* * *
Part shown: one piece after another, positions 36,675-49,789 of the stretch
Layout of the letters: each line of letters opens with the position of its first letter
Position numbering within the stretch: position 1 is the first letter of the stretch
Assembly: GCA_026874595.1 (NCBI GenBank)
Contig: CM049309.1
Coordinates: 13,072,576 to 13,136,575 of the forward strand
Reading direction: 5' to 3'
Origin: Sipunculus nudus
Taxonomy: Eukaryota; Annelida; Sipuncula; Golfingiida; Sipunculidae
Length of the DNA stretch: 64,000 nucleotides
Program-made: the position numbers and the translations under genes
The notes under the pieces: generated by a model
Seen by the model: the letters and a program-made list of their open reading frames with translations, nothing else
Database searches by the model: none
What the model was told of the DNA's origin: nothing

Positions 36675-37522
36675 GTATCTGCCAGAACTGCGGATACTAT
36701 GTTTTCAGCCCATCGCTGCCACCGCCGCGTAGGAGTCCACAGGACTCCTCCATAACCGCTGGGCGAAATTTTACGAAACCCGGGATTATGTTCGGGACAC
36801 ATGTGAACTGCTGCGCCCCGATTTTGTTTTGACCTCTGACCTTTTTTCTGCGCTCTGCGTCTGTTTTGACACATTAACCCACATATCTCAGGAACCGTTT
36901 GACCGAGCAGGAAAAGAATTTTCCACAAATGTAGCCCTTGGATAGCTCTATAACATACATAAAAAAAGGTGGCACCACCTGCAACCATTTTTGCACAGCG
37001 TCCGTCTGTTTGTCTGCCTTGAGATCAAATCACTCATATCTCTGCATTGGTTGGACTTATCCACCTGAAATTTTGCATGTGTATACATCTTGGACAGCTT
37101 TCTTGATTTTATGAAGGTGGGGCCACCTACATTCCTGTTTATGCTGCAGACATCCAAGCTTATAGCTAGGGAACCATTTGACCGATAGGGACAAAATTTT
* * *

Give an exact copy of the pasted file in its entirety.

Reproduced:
Part shown: one piece after another, positions 36,675-49,789 of the stretch
Layout of the letters: each line of letters opens with the position of its first letter
Position numbering within the stretch: position 1 is the first letter of the stretch
Assembly: GCA_026874595.1 (NCBI GenBank)
Contig: CM049309.1
Coordinates: 13,072,576 to 13,136,575 of the forward strand
Reading direction: 5' to 3'
Origin: Sipunculus nudus
Taxonomy: Eukaryota; Annelida; Sipuncula; Golfingiida; Sipunculidae
Length of the DNA stretch: 64,000 nucleotides
Program-made: the position numbers and the translations under genes
The notes under the pieces: generated by a model
Seen by the model: the letters and a program-made list of their open reading frames with translations, nothing else
Database searches by the model: none
What the model was told of the DNA's origin: nothing

Positions 36675-37522
36675 GTATCTGCCAGAACTGCGGATACTAT
36701 GTTTTCAGCCCATCGCTGCCACCGCCGCGTAGGAGTCCACAGGACTCCTCCATAACCGCTGGGCGAAATTTTACGAAACCCGGGATTATGTTCGGGACAC
36801 ATGTGAACTGCTGCGCCCCGATTTTGTTTTGACCTCTGACCTTTTTTCTGCGCTCTGCGTCTGTTTTGACACATTAACCCACATATCTCAGGAACCGTTT
36901 GACCGAGCAGGAAAAGAATTTTCCACAAATGTAGCCCTTGGATAGCTCTATAACATACATAAAAAAAGGTGGCACCACCTGCAACCATTTTTGCACAGCG
37001 TCCGTCTGTTTGTCTGCCTTGAGATCAAATCACTCATATCTCTGCATTGGTTGGACTTATCCACCTGAAATTTTGCATGTGTATACATCTTGGACAGCTT
37101 TCTTGATTTTATGAAGGTGGGGCCACCTACATTCCTGTTTATGCTGCAGACATCCAAGCTTATAGCTAGGGAACCATTTGACCGATAGGGACAAAATTTT